Water In a Lake and In Our Cups
By Andrea Schuettinger
“Finite and fragile, minuscule but majestic: air and water, the fluids of life.
…’water come alive,’ a miracle that embellishes all the miracles I’ve seen.”
— Jacques Cousteau
On a cool winter day I stood along the shoreline ofLakeAgawamand for the first time I noticed its lifelessness. Sadly I walked and passed by discarded garbage along the waters edge. The lake has been polluted for years as a result of storm run off, increased nutrients that cause toxic bacteria, and algae blooms that has resulted in fish kills. Although I could have placed the problem on my “things that pretty much just blow list” along with animal testing on cute bunnies for eyeliner; I decided to imagine a solution.
Lake Agawam is situated in Southampton close to the Atlantic Ocean and was given the aquatic title of freshwater wetland by the Department of Environmental Conservation (DEC), the Hamptons community needs to appreciate the lakes ecological value. And also understand the importance and vulnerability of our water supply that is from ground water.SouthamptonVillagewas given the power to protectLakeAgawamas a wetland by the DEC in 1991. Additionally it was given the title of lake by the Environmental Protection Agency (EPA). Concerned citizens, like members of the Lake Agawam Association and a few officials have been key to
recent restoration efforts. Community unity, caring, and commitment are essential for preservingSouthampton’s aquatic systems.
Wetlands are areas that have unique hydrological cycles and contain plants, soil, and wildlife that can exist within the water cycle. Some wetlands are saturated only for days, while others likeLakeAgawamare yearly water bodies. The United States Geological Survey (USGS) has stated that coastal wetlands are an imperiled habitat. The EPA reports that wetlands are essential for biodiversity, 45% of all endangered and threatened species depend on them at some point in their life cycle. Also, according to Audubon 80% of endangered birds depend on wetlands and they are important for migrating birds. Unfortunately most of the natural habitat that is essential for wildlife surroundingLakeAgawamis lawn. What does this mean for the community ofSouthampton? Less time in cleaning bird droppings: very little chance of seeing an unrecognized wild animal crossing the roads: lots of short grass to place towels and chairs when listening to music at theLakeAgawamconcert series. Although these are probably the most popular conclusions of our community the truth is that Southampton is being deprived of a valuable natural resource that would provide economic revenue through ecofriendly recreational activities such as bird watching and fishing.LakeAgawamis one of the last coastal freshwater wetlands inAmericaand would be an excellent educational opportunity for children, students, and visitors to enjoy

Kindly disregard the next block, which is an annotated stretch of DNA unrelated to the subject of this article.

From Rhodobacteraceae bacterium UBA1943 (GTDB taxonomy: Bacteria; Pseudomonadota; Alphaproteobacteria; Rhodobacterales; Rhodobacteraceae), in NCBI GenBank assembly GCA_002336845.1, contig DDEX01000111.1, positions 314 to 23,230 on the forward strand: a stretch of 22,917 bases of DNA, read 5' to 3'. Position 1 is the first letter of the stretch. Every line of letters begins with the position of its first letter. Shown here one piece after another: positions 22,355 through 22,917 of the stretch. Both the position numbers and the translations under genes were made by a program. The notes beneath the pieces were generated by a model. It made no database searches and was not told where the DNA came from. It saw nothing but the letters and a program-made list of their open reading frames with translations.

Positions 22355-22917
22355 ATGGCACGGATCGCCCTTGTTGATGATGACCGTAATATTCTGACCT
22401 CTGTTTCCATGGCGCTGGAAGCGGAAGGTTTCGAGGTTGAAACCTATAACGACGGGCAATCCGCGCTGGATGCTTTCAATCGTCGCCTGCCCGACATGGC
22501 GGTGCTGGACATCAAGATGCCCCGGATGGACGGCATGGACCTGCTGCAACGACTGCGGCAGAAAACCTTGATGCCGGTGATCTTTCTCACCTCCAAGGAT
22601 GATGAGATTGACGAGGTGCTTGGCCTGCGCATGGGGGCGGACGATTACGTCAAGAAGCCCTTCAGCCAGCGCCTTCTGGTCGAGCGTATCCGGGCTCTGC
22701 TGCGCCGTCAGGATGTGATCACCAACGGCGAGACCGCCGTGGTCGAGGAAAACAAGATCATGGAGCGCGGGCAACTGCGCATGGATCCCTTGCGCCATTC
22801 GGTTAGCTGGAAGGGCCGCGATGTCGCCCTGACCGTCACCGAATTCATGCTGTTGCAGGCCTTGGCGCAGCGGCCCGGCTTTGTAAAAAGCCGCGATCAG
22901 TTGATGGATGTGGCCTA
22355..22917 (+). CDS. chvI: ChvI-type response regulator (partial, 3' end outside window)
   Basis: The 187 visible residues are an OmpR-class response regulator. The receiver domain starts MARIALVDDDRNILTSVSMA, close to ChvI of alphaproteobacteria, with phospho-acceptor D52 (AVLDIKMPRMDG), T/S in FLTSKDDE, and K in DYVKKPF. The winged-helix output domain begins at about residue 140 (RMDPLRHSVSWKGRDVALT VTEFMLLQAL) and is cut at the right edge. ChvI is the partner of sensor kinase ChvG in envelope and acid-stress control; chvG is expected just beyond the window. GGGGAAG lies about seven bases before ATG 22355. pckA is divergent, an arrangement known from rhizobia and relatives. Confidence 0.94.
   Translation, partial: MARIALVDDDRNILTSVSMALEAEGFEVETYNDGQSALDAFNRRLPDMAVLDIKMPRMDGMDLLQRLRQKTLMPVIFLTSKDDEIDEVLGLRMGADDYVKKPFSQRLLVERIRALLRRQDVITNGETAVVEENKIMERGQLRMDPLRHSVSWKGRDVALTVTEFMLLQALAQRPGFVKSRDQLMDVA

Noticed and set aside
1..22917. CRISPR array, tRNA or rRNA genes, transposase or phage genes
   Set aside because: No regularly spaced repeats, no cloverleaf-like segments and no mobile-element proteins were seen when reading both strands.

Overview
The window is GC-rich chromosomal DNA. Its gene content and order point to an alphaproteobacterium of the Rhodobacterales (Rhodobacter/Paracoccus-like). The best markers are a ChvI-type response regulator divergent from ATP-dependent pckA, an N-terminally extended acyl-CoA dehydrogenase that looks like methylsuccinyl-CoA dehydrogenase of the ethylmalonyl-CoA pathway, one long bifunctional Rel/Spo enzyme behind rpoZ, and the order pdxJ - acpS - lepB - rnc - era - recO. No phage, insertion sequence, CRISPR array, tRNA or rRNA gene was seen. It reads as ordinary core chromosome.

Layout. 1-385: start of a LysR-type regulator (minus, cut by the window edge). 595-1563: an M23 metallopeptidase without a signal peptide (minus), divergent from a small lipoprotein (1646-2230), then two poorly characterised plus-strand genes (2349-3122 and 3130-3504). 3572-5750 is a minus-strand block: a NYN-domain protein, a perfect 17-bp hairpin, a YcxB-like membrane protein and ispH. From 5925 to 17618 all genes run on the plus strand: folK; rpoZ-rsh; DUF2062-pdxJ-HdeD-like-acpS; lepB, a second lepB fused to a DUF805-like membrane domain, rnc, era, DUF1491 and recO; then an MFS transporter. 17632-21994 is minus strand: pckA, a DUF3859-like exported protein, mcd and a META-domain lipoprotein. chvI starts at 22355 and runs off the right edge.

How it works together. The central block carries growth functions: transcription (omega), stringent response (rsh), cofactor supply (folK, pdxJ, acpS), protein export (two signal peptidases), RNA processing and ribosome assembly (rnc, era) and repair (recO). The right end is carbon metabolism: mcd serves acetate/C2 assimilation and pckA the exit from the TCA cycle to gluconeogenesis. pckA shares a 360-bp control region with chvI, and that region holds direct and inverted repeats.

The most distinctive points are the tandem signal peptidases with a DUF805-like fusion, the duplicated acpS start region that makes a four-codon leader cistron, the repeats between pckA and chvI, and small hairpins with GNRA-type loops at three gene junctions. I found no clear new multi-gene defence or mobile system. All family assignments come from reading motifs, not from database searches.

The chemicals that are placed on the beautiful lawns and trees in the watershed area ofLakeAgawamsuch as fertilizers, pesticides, herbicides,
insecticides and fungicides has the potential to further contaminateLakeAgawamand infiltrate our ground water systems. We might run, play, drink, and bathe in these chemicals because the South Forks water supply system has only one aquifer plus private wells to supply its population; this makes our water source extremely vulnerable to contamination. The entire South Fork is a watershed area to our one aquifer and all the water we drink is from ground water supplies.
In 2001-2004 the USGS conducted water tests inSouthamptonandEasthamptonto help with water management and our developing communities. They found in their research that tested water contained toxins; “Water quality constituents include nutrients, low-level pesticides, and volatile organic compounds.” Pesticides, which in NYS include herbicides and fungicides, are dangerous to have in our water supply. According to a testimony given to the President’s Cancer Panel:
“The National Toxicology Program has found in animal bioassays that a number of widely used pesticides are carcinogenic. Case-control epidemiology studies, most of them relatively small in size, have found
consistent, modest associations between pesticide exposure in utero and in early childhood and acute lymphocytic leukemia, childhood brain cancer
and childhood non-Hodgkin’s lymphoma….The rates of childhood leukemia
are consistently elevated among children who grow up on farms, among children whose parents use pesticides in the home or garden, and among children of pesticide applicators.”